Phase one began as an online petition (available here). The petition calls for the immediate removal of "the Big Society" from the AHRC's delivery plan. The petition states that political campaign slogans should have no place in research council delivery plans spelling out strategic funding priorities. The petition has secured nearly 3,000 signatures. This received a generic response from the AHRC which denied there was a problem to solve. It claimed that the Observer allegations were unfounded, that the research priorities long in place, and the relevant funding rather small. This defence struck many colleagues as unsatisfactory yet again. The petition does not accept what the AHRC denies: it does not claim any political interference. Moreover, the petition does not deny that the AHRC decided upon a "Connected Communities" research theme after the last general election, but the petition does take issue with what cannot be denied: the oft mentioned political party campaign slogan of "the Big Society" in the delivery plan. Finally, the funding may be a smaller slice but hundred of thousands of pounds will go to this scheme over the next several years. Besides, the amount of funding is not the issue: the issue is the decision to include a political campaign slogan in the delivery plans.

Phase two was launched shortly afterwards. This consisted of an email and letter campaign to the AHRC Chief Executive where colleagues reiterated their continued insistence that the "Big Society" should be removed from the AHRC delivery plans. This was also met with a generic statement that restated much in the previous statement, and continuing to over look the main issue. Interestingly, there was also a statement on how the AHRC values the professionalism and good advice of its expert Peer Review College: of course, it was its own members of the AHRC Peer Review College who have led the petition and email/letter campaign.

No action has been taken to remove "the Big Society" and resolve the concerns of thousands of colleagues who are members of the AHRC Peer Review College, AHRC grant holders past and present, and those with an interest in the AHRC. With great reluctance after now several attempts to persuade the AHRC having failed, we now enter phase three.

Phase three has two parts. The first part is a common statement declaring concern about the inclusion of "the Big Society" and calling for its removal from the delivery plan to be signed by national and international learned societies across all areas of the arts and humanities. Please contact any such societies and associations you may have contact with and urge them to contact Professor James Ladyman. This statement will be submitted to the AHRC to show the strong support by learned societies for a change.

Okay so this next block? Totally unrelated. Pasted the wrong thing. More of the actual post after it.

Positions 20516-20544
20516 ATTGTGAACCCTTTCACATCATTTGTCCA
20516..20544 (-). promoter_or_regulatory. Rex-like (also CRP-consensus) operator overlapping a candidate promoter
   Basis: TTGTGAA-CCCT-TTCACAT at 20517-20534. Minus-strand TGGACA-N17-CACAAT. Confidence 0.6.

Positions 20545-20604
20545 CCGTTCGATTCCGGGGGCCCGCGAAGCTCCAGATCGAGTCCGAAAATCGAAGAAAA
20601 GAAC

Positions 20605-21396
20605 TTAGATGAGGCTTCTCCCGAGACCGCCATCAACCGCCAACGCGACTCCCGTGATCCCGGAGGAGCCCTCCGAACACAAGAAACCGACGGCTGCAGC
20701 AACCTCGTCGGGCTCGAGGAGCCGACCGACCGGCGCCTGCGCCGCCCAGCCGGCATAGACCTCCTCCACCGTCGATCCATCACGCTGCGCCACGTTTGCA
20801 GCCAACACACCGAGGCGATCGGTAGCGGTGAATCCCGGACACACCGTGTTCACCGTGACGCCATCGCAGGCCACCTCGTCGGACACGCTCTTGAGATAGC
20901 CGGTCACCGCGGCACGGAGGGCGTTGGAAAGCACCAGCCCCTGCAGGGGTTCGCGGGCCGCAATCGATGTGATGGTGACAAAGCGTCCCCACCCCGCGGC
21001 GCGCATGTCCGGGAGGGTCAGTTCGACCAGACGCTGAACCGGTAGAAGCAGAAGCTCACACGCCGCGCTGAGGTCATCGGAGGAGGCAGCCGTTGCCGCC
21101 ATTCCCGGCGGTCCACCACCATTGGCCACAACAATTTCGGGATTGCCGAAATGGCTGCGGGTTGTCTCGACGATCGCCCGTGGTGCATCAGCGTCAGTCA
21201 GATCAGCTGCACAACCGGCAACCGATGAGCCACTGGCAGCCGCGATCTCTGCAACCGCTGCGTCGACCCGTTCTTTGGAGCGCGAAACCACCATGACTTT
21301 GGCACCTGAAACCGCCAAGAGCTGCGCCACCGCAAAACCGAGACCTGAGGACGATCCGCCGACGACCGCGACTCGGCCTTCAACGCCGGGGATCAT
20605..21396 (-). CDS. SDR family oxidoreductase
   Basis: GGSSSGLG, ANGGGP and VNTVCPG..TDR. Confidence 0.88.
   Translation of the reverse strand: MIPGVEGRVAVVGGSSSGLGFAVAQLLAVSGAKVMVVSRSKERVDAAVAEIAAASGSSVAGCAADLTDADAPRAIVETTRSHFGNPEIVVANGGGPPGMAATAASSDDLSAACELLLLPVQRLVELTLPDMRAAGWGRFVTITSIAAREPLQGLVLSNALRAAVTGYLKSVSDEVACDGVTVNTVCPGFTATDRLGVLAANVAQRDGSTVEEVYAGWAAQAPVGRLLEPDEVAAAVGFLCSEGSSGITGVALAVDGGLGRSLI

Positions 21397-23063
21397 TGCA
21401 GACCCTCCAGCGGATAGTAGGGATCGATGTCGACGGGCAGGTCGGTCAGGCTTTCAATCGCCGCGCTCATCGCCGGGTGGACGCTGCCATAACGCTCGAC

Phase three, part two is the threat of en masse resignations of members of the AHRC Peer Review College if there is no agreement to remove the "Big Society" from the delivery plan by the end of this month. Anyone who is a member of the AHRC Peer Review College is urged to contact me. I am a member of this College and I will resign if no action is taken. You can find a full list of AHRC Peer Review College members here. Please contact members you know and ask them to contact me urgently about this matter.

Our hope is that this last phase should convince the AHRC of the need for change making resignations unnecessary. Please join us in helping the AHRC see sense. Sign the petition and write to the AHRC Chief Executive. This is a position of principle, not politics. If we do not act now, then political campaign slogans may be the stuff of our strategic research funding priorities in years to come.

Brooks Blog added to

Details here. Kind words and the blog is rated 7 out of 10.

Friday, April 08, 2011

At least more than half English universities will charge maximum fees permitted

According to recently published information from the BBC available here. The government sold its plans to raise tuition fees up to £9,000 with the promise (written into their budget) that most universities will not charge the full amount. Clearly, they have got this guess wrong. This is not surprising, but now it is confirmed.

Michael Sandel on fairness and the "Big Society"

Details here.

Krugman on the "Ludicrous and Cruel" Republican budget

Details here. An excerpt:

"[. . .] the G.O.P. plan turns out not to be serious at all. Instead, it’s simultaneously ridiculous and heartless.

How ridiculous is it? Let me count the ways — or rather a few of the ways, because there are more howlers in the plan than I can cover in one column.

First, Republicans have once again gone all in for voodoo economics — the claim, refuted by experience, that tax cuts pay for themselves.

Specifically, the Ryan proposal trumpets the results of an economic projection from the Heritage Foundation, which claims that the plan’s tax cuts would set off a gigantic boom. Indeed, the foundation initially predicted that the G.O.P. plan would bring the unemployment rate down to 2.8 percent — a number we haven’t achieved since the Korean War. After widespread jeering, the unemployment projection vanished from the Heritage Foundation’s Web site, but voodoo still permeates the rest of the analysis.